Region: Anjou, Loire, France
Varietal: 80% Cabernet Franc, 20% Cabernet Sauvignon
Tasting Notes: 90 Points – John Szabo, Wine Align
“Mary Taylor is a sort of micro-negociant combing the less well-beaten paths of Europe looking for simple but authentic regional expressions. “Our simple White Label series is here to serve as your guide through the rural backroads and winding country lanes of the European wine route”, reads the website; each wine in the series features the name of the grower, and is also priced accessibly I should add. The Anjou rouge is made from 80% cabernet franc with 20% cabernet sauvignon and displays that classic, cool Loire leafiness and fresh, tart strawberry-raspberry fruit, perfumed and inviting, fresh violet-inflected. The palate is likewise sheer pleasure, juicy, crunchy, vibrant, infinitely drinkable, with light, silky tannins. I love the succulent acids and the vaguely saline taste that keeps you coming back for more. Enjoy with a chill over the near term – textbook Loire Cabernet.”
Pairing: This bottle will pair well with dishes flavored with herbs, especially dill, fennel, rosemary and tarragon. Think chicken with herbs like roast chicken with herby crème fraîche or lavash, or an herb-crusted rack of lamb. It also has an affinity with green vegetables especially when they’re grilled or roasted. This Fennel al Forno by David Tanis is an excellent main dish for vegetarians, or side dish on the table with herb roasted chicken. Cheers!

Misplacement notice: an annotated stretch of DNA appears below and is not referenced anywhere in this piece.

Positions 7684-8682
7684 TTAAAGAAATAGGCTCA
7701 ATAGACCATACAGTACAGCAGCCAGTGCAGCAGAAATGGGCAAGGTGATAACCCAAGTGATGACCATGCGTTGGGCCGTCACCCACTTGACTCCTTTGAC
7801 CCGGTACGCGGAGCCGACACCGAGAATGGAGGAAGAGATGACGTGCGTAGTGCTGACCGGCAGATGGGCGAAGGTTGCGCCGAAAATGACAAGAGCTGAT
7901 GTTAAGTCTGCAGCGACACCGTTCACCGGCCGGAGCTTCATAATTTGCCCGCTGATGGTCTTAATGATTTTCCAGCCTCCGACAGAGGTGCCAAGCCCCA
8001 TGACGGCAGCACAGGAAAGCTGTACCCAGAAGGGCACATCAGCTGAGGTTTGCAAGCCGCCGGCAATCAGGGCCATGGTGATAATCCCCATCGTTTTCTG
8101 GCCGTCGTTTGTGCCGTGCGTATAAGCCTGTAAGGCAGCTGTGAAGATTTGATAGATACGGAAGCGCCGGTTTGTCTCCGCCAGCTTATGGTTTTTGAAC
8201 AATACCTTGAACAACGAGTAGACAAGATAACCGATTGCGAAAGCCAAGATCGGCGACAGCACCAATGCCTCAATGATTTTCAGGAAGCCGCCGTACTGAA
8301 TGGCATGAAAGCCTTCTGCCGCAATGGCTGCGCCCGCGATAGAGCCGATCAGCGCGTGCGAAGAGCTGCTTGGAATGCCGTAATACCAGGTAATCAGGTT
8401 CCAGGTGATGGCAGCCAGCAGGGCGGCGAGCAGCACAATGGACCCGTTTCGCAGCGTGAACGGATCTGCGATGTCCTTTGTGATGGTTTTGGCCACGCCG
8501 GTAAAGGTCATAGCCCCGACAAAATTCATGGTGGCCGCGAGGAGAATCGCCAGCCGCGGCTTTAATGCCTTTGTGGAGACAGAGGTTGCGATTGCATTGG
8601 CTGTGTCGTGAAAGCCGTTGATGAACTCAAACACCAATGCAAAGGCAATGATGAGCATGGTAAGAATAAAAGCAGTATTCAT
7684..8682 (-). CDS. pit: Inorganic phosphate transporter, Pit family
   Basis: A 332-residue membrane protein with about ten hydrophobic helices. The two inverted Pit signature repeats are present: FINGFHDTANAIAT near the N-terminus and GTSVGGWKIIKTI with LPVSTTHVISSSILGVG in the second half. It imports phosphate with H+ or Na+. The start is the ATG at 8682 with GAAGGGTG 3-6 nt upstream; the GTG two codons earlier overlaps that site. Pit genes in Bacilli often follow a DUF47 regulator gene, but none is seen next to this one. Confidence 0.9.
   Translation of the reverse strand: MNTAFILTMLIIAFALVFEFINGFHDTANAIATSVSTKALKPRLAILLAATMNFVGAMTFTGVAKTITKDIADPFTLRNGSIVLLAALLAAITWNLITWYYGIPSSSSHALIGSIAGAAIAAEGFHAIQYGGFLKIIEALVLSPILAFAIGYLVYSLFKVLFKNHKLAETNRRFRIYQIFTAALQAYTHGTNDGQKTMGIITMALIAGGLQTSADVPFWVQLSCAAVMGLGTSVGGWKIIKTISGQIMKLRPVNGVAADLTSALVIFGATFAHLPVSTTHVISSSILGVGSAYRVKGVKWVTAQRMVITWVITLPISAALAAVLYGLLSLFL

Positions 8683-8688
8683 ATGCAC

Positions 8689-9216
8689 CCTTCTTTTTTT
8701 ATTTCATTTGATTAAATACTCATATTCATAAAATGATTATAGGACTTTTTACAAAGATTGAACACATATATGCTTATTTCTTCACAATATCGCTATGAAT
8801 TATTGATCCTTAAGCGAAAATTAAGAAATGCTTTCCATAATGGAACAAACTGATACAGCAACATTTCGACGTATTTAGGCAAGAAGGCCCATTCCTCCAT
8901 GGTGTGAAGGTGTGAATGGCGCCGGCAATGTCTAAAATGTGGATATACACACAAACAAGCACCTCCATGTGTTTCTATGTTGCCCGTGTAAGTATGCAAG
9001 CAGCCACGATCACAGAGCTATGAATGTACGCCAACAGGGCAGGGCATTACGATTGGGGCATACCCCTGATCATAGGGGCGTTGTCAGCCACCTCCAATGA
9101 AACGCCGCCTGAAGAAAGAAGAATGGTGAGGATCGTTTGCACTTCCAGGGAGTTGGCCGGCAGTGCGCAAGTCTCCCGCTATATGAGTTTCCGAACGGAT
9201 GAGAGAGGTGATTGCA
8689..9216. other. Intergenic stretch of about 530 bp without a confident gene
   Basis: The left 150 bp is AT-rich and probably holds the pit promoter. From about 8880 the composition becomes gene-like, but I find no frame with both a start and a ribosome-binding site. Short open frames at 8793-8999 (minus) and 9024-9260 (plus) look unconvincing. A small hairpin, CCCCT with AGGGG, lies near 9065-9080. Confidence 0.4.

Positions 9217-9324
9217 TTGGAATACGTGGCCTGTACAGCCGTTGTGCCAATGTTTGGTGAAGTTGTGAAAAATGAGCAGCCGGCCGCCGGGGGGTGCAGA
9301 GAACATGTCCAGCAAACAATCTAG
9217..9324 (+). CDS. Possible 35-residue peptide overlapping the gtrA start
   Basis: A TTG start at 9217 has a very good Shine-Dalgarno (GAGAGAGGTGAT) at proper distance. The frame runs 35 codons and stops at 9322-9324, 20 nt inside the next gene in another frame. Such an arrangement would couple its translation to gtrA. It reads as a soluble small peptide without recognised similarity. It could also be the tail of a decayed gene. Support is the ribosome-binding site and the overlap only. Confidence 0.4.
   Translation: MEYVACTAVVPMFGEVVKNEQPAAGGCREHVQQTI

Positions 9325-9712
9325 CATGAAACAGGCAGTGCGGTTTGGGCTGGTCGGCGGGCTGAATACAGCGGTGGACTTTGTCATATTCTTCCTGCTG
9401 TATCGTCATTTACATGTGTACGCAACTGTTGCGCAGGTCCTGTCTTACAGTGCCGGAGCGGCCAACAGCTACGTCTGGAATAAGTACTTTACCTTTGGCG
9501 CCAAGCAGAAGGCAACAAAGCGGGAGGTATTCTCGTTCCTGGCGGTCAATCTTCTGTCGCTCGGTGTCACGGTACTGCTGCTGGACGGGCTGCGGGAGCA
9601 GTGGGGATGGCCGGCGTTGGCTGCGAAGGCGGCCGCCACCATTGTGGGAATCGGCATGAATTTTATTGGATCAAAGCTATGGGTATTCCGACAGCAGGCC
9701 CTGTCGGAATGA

About: This extremely conscientious farm in the Coteaux de L’Aubance within the Anjou-Villages is run by a winemaking family, known by Biotteau. This is the fourth generation of Biotteau to make wine here. Today the family is hypersensitive to respecting the land and the winery is HVE level 3 certified.
In terms of winemaking, our foremost priority is to highlight the true diversity of terroirs. As a result, our producers uniformly employ little to no filtration, limit the amount of sulfur added before bottling, and choose to carry out their fermentations via natural or local yeast strains. They also avoid the use of overly intrusive young oak in order to emphasize the underlying expression of vintage, grape, and place.
-Mary Taylor Wine
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